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Gender and Diversity Cluster

The Gender and Diversity research cluster provides a supportive and inclusive environment for people to produce critical management research, develop teaching practice, and generate professional engagement activities within the business community that examine gender and diversity in the workplace. The research cluster is led by Dr Maria Adamson and Prof. Suzan Lewis, and its membership includes staff from the Department of Management ,Leadership and Organisations (MLO) and Centre for Enterprise and Economic Development Research (CEEDR). Our research is currently grouped within four main themes:

Work-Life Balance

Our research in this area explores the interface between paid work and personal life, with an emphasis on contextual factors at the national and organizational levels, and on the implementation and impact of flexible working practices. Prof. Suzan Lewis recently led an ESRC seminar series titled Work-Life Balance in the Recession and Beyond, which investigated the work-life challenges for employees, employers and policy-makers posed by economic recession and austerity measures. An underlying theme of this series and of the research cluster’s work as a whole is the question of how to meet a triple agenda of enhancing employee work-life balance; sustaining or enhancing organizational effectiveness; and contributing to social justice. Examples of recent publications in this area include Public sector austerity cuts in the uk and the changing discourse of work-life balance; From theory to impact: bringing work-life initiatives into the mainstream; The meaning of work-life balance, and The impact of global economic crisis and austerity on quality of working life and work‐life balance: a capabilities perspective.

Gender Equality at Work

Our research in this area examines the persistence of gender inequality in the workplace. Dr. Maria Adamson is currently leading an ESRC seminar series titled Gendered Inclusion in Contemporary Organizations, which calls for a move away from explanations of discrimination based on an assumption of exclusion towards a focus on the way in which women and men are included in organizations today. Examples of recent publications in this area include Lifetime disadvantage, discrimination and the gendered workforce; Female heroes’: celebrity executives as postfeminist role models; The many faces of gender inequality at work, and The quality of equality: thinking differently about gender inclusion in organizations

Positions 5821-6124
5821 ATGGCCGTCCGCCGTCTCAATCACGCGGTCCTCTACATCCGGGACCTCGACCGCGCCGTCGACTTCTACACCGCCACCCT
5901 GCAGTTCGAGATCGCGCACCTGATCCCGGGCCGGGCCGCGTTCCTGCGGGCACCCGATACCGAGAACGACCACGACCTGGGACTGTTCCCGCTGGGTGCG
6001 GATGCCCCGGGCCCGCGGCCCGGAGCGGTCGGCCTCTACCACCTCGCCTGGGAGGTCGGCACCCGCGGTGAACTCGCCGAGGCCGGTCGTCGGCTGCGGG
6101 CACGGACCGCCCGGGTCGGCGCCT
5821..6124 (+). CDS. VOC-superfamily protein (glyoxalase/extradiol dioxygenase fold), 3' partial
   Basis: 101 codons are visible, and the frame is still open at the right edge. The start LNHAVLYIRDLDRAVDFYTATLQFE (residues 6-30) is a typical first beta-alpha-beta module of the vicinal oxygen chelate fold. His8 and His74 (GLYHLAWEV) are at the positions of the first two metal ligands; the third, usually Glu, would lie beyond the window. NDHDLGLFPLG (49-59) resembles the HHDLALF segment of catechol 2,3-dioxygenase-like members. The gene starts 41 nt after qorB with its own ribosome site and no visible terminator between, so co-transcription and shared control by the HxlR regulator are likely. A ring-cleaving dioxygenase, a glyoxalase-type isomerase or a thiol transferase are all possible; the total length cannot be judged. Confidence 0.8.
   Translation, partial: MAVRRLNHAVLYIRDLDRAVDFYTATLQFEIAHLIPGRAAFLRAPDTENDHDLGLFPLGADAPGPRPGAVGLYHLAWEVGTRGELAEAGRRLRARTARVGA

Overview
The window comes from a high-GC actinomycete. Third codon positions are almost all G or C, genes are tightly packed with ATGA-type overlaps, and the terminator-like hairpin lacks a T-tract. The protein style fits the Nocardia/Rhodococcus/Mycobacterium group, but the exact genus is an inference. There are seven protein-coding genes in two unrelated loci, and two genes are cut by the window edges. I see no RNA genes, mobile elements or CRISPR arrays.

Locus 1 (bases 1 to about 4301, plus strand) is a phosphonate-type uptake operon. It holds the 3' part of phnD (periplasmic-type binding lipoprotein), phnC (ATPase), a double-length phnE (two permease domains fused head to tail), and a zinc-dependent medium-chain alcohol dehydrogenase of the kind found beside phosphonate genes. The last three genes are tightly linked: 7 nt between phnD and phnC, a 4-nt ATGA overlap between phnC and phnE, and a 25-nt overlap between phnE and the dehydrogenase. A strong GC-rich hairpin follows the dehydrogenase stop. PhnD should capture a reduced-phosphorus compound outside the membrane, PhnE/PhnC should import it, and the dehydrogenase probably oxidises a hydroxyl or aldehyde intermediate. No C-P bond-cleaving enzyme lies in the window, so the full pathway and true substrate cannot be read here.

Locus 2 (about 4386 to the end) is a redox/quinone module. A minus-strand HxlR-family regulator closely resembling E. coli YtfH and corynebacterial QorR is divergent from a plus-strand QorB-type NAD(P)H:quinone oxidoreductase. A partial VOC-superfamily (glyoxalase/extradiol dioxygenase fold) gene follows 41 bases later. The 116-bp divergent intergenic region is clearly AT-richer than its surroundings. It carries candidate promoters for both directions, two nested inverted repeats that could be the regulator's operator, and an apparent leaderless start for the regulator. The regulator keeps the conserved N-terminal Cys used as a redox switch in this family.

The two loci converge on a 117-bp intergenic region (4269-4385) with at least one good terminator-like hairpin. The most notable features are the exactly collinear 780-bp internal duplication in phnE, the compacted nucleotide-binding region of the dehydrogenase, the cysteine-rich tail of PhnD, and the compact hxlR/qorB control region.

Maternity and Work

Our research in this area focuses on improving maternity protection in small and medium sized enterprises (SMEs) and in developing countries. Dr. Bianca Stumbitz recently led an International Labour Organization (ILO)-funded study to explore maternity protection issues and experiences in Ghana, with a focus on small firms in the informal economy and to examine the feasibility of innovative maternity supports at low or no cost. As part of the study, the research team also advised the Maternity Protection Steering Committee at the Ministry of Employment and Labour Relations in Accra, Ghana, in relation to their strategy to accelerate progress of maternity protection measures. Dr. Lilian Miles has secured funding to lead a British Council Newton Fund Researcher Links Workshop on identifying ways in which maternity issues can be better managed at work in Malaysia; the five-day workshop focuses on developing research strategies for modelling processes to manage workplace maternity problems, and utilising methods training to enable action research. Recent publications in this area include ILO reports on Maternity protection in SMEs: an international review, The legal, policy and regulatory environment governing maternity protection and workers with family responsibilities in the formal and informal economy of Ghana, and Maternity management in SMEs: a transdisciplinary review and research agenda

Workforce Diversity

Our research in this area addresses diversity management in organizations as well as focusing on different strands of diversity, including age, sexual orientation, gender identity, disability, and ethnicity. In conjunction with a colleague in Hong Kong, Dr. Uracha Chatrakul Na Ayudhya recently led a study funded by an ESRC bilateral research grant on Age Diversity: Applying the Capabilities Approach to Retirement and Career Development across the Life Course. This project explored the choices workers have with regard to how and when they retire, with the aim of fostering workplaces in which people can pursue longer, healthier and more productive careers. On the practice side, Dr. Doirean Wilson recently organized a diversity conference at Middlesex University for business leaders and practitioners. Recent publications in this area include Recent Developments in the Equality and Diversity Agenda in the UK: The ‘Big Society’ under Austerity and Listen carefully: transgender voices in the workplace, and Advocacy for women migrant workers in Malaysia through an intersectionality lens.

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